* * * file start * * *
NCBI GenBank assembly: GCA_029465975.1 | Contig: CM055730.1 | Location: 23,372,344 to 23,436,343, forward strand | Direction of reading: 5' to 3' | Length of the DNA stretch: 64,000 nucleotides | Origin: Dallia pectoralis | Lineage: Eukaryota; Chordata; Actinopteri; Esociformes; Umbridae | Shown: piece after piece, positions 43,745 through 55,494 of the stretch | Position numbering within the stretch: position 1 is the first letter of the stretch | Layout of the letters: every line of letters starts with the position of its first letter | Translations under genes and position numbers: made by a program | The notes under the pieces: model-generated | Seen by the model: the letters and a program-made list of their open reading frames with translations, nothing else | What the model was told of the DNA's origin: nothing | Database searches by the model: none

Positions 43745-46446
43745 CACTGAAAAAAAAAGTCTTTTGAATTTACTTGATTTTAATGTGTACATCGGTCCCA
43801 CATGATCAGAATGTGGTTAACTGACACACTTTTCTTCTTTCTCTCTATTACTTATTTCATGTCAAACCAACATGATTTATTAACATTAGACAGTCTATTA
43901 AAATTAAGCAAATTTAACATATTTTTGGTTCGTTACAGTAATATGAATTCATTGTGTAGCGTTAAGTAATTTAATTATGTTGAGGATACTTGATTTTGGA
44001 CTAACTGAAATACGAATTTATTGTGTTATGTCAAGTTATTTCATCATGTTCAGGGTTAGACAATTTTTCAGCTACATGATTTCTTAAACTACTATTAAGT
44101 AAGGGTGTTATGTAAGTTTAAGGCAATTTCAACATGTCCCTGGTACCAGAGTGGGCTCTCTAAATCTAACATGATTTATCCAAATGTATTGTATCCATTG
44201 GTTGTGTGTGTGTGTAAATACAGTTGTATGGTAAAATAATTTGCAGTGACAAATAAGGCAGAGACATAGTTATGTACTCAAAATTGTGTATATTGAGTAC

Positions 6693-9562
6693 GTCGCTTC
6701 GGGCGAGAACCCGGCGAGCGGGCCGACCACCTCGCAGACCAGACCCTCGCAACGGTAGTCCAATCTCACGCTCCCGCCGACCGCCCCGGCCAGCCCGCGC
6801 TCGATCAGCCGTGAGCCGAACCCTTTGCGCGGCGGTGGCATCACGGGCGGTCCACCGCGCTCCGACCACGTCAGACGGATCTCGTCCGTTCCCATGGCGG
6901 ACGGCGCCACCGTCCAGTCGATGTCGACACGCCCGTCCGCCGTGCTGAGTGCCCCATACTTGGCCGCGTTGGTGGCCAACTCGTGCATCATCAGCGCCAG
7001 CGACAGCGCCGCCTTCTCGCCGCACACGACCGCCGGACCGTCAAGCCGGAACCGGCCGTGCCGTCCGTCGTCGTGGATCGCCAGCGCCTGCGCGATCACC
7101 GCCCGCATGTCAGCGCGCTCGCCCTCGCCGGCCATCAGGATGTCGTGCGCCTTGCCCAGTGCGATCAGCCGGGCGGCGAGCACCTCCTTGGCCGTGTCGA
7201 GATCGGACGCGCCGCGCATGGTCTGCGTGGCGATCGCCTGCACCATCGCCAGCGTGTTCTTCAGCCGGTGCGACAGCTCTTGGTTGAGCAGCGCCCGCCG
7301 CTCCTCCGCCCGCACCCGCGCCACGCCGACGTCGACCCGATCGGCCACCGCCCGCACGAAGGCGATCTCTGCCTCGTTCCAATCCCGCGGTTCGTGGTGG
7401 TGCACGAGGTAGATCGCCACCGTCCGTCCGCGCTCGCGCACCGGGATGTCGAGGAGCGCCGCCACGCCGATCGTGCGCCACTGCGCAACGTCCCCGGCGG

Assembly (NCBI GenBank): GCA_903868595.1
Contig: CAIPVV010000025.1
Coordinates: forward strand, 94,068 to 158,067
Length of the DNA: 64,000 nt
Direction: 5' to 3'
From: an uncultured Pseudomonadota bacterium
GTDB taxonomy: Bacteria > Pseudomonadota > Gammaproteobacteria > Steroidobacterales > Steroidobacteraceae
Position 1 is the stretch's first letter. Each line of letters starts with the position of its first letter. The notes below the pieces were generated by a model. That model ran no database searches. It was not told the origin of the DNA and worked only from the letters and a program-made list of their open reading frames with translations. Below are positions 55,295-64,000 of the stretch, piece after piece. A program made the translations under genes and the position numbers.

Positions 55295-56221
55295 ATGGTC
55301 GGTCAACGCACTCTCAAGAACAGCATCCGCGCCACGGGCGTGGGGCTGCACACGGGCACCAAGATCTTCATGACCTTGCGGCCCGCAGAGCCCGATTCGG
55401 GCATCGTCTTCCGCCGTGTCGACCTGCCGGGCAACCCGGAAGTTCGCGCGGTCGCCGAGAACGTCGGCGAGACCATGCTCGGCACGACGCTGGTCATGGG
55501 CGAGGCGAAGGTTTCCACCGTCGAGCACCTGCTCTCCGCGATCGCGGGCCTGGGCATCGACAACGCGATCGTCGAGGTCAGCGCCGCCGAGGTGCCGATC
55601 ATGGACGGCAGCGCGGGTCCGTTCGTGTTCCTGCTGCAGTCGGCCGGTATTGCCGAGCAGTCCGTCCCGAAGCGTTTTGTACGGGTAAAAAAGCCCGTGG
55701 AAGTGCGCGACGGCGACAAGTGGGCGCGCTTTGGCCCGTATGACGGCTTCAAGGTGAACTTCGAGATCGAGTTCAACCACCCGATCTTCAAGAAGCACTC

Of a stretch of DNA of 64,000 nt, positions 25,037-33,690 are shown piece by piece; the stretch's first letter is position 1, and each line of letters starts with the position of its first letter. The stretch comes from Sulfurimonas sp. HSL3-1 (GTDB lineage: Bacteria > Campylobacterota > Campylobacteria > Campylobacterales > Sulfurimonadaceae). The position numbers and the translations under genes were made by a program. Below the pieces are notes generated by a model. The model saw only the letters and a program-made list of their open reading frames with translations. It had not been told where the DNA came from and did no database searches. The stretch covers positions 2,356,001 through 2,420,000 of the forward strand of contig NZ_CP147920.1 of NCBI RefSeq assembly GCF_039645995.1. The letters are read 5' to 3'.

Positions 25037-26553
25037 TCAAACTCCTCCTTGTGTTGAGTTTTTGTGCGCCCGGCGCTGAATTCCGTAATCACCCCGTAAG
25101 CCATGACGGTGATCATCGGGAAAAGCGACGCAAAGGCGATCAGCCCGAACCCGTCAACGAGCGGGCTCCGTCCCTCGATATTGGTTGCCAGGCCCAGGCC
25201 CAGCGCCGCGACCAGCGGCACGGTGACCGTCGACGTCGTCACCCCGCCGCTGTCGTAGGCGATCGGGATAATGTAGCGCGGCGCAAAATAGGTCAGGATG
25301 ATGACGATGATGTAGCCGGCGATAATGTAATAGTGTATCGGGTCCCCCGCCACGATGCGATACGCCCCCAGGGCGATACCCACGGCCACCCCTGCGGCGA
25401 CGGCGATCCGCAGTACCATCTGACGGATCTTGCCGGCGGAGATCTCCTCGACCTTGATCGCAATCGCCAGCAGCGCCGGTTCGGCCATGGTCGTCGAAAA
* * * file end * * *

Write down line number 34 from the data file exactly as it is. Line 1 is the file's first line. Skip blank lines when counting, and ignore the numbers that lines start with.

Of a stretch of DNA of 64,000 nt, positions 25,037-33,690 are shown piece by piece; the stretch's first letter is position 1, and each line of letters starts with the position of its first letter. The stretch comes from Sulfurimonas sp. HSL3-1 (GTDB lineage: Bacteria > Campylobacterota > Campylobacteria > Campylobacterales > Sulfurimonadaceae). The position numbers and the translations under genes were made by a program. Below the pieces are notes generated by a model. The model saw only the letters and a program-made list of their open reading frames with translations. It had not been told where the DNA came from and did no database searches. The stretch covers positions 2,356,001 through 2,420,000 of the forward strand of contig NZ_CP147920.1 of NCBI RefSeq assembly GCF_039645995.1. The letters are read 5' to 3'.